The first new photo I posted to Flickr in 2004 (as opposed to photos taken prior to signing up to Flickr) was of a hedgehog I found in the garden. I mention this because I don't think I've seen a hedgehog in my garden since, until this week.

Yes, we have hedgehog. Singular right now, but you never know.

For two nights in a row we've stumbled upon this little dude while going out to give the rabbits their evening feed so I think he's a regular. Tonight I fed him some slugs from the compost bin and he liked them a lot. I also left a bowl of water out because it's still quite warm.

What's particularly cool about this is we are out in the garden at night quite a lot. The rabbits, you see. So if hedgehogs were a regular thing we'd definitely have seen one by now. This is new, and probably means we have a hole in the fence, so now we have to find that and try and make it the right size that hedgehogs can get through but rabbits can't. Because it's important that the hedgehog can commute around their 1km2 patch.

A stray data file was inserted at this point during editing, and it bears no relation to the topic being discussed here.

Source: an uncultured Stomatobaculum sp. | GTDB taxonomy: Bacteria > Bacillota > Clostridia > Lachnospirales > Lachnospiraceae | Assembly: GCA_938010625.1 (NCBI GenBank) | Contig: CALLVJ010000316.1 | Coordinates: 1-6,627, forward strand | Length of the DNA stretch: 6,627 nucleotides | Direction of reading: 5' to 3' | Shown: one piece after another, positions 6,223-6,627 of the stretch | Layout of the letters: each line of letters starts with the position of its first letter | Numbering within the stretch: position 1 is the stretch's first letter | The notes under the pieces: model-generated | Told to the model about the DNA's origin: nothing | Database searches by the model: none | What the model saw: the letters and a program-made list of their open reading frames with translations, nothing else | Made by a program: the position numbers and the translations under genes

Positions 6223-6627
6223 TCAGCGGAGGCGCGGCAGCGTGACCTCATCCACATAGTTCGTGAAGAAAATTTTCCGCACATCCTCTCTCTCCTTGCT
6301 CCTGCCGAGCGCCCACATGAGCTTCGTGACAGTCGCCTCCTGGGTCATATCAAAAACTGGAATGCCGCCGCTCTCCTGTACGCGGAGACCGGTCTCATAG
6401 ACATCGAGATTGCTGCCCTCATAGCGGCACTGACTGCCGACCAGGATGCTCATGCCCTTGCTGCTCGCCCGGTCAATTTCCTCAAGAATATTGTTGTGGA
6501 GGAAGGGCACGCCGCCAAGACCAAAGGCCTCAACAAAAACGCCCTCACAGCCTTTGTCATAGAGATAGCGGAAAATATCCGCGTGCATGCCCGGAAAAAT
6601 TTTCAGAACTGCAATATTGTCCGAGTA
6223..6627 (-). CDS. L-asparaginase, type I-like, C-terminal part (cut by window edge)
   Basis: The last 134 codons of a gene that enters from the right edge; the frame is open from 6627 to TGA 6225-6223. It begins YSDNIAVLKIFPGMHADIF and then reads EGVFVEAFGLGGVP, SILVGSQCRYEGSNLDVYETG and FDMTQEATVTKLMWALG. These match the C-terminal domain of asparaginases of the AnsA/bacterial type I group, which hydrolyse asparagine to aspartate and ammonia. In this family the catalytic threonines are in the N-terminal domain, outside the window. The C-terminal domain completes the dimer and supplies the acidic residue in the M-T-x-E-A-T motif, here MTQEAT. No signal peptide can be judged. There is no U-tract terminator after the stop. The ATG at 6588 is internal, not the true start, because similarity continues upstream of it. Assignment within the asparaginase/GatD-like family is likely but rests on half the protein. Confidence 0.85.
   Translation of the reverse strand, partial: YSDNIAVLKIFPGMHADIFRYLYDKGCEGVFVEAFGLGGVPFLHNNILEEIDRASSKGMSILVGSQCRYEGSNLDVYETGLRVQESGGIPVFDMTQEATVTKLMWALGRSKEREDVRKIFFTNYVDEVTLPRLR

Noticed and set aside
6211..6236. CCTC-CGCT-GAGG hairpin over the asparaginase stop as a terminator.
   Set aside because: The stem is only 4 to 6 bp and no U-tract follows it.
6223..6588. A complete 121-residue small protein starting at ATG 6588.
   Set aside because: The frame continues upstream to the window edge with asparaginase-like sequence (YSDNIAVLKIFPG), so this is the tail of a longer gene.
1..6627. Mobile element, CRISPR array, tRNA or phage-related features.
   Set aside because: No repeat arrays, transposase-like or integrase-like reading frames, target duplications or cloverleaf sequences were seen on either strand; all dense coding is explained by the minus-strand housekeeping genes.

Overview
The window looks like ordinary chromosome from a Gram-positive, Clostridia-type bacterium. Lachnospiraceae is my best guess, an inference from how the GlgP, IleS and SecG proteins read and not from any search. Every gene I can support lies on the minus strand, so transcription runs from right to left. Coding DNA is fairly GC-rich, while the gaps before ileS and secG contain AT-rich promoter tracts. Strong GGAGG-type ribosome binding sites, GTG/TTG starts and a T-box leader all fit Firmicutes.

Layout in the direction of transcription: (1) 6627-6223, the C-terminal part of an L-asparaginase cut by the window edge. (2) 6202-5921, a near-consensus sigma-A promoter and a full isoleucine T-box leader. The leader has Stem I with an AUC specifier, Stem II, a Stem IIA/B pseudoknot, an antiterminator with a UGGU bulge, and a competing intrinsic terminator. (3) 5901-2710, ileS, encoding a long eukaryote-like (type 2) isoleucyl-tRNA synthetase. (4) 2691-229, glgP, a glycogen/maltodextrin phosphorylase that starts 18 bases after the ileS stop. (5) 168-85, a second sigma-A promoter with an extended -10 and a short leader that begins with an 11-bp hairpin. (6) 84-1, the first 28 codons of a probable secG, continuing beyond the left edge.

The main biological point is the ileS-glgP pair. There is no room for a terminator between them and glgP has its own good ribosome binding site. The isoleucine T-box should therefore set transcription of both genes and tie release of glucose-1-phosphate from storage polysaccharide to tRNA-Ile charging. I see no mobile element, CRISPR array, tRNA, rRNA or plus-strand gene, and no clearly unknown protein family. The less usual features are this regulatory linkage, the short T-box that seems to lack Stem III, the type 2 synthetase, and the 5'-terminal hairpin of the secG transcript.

We live in terraced suburbia and while the area of adjoining gardens is pretty large it is effectively an island surrounded by roads, so I don't think the hedgehogs can easily get to, say, the park or the river. But there are plenty of trees and bottoms of long gardens to live in. I'm sure they're as fine as can be expected.

But hedgehogs are in decline in the UK, particularly in the countryside, so anything we can do to help is a good thing. Did I mention they eat slugs? Much more useful than the idiot grey squirrels.

It's all very exciting, which means I've been reading up on what to do with hedgehogs. Here's some articles and resources.

Apocalypse hedgehog: the fight to save Britain's favourite mammal

Hedgehogs in the garden - RSPCA advice

The Big Hedgehog Map

British Hedgehog Preservation Society


Up next Wars of the Rock Doctors I'm the son of a geologist, so while I've never studied the science to any useful degree I have an innate sense of geological time and the Ken Campbell
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